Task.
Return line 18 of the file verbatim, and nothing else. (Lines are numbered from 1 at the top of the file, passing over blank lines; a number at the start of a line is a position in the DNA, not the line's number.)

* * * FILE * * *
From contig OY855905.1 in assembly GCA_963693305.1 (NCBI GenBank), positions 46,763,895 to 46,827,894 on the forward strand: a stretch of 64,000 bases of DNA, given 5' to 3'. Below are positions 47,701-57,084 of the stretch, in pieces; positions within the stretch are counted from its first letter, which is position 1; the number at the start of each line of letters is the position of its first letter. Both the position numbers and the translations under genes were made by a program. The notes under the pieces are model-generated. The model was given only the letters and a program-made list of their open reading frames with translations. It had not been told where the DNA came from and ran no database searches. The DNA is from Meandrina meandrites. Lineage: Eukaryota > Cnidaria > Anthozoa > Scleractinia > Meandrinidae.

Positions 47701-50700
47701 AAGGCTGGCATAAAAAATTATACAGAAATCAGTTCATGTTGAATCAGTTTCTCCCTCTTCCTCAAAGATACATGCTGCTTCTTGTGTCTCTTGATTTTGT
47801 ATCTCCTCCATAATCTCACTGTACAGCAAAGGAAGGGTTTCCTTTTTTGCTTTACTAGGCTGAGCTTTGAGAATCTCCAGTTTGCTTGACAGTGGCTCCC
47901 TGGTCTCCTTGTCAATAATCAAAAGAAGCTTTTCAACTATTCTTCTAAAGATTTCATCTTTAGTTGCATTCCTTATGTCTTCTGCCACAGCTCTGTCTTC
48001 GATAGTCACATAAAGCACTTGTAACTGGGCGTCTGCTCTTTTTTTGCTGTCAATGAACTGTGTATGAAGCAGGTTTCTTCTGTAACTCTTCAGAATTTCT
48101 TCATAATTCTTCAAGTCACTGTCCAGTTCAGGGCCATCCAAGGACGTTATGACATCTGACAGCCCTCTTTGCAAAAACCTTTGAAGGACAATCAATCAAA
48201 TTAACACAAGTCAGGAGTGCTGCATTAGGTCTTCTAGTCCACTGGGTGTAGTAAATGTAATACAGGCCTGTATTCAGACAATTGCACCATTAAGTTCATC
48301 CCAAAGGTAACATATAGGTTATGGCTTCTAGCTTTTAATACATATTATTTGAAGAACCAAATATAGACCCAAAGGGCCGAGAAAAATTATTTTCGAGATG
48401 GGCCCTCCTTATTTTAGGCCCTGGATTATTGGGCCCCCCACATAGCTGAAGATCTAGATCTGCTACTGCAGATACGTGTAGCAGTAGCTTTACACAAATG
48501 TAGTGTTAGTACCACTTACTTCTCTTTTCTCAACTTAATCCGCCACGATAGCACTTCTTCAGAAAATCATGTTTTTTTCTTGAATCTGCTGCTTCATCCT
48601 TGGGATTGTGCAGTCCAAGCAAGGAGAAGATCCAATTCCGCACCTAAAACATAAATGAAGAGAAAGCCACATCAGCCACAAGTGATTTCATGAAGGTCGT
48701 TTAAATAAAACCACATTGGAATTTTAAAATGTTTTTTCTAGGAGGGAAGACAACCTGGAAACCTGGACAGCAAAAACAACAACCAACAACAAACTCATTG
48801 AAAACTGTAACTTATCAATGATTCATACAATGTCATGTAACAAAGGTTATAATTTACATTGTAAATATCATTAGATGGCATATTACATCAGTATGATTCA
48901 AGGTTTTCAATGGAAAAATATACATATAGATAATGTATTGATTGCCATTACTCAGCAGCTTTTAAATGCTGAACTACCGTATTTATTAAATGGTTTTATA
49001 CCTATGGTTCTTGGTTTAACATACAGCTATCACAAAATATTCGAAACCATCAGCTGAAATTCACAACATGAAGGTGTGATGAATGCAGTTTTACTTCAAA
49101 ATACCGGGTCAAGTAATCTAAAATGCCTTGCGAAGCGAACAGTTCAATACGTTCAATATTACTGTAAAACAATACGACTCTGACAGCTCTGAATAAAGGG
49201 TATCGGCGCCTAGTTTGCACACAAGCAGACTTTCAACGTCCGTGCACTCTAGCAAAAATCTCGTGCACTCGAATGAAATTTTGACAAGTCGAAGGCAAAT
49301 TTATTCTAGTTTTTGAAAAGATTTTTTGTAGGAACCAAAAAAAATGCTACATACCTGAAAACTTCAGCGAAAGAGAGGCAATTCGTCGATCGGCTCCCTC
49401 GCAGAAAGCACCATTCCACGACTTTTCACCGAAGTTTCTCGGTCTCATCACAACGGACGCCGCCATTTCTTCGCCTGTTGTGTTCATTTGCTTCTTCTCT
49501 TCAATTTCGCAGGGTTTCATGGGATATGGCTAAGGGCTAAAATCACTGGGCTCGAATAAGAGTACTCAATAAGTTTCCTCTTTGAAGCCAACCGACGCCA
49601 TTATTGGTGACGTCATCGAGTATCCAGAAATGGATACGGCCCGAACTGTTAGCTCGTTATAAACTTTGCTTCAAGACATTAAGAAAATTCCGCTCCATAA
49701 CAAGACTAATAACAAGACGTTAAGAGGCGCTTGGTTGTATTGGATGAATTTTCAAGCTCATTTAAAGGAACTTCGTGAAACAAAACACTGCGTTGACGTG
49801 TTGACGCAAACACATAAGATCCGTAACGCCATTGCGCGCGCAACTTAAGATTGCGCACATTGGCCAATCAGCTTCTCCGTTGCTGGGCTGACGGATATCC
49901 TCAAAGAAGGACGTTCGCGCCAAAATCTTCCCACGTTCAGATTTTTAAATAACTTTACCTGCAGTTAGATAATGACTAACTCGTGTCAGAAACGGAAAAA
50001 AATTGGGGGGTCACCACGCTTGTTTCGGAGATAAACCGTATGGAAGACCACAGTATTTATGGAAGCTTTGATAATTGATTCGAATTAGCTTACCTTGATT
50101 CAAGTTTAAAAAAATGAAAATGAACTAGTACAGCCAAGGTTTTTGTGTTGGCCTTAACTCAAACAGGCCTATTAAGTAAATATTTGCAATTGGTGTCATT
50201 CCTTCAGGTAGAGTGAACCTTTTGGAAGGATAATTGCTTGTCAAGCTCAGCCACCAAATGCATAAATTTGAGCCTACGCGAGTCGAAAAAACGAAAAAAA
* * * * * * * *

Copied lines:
49201 TATCGGCGCCTAGTTTGCACACAAGCAGACTTTCAACGTCCGTGCACTCTAGCAAAAATCTCGTGCACTCGAATGAAATTTTGACAAGTCGAAGGCAAAT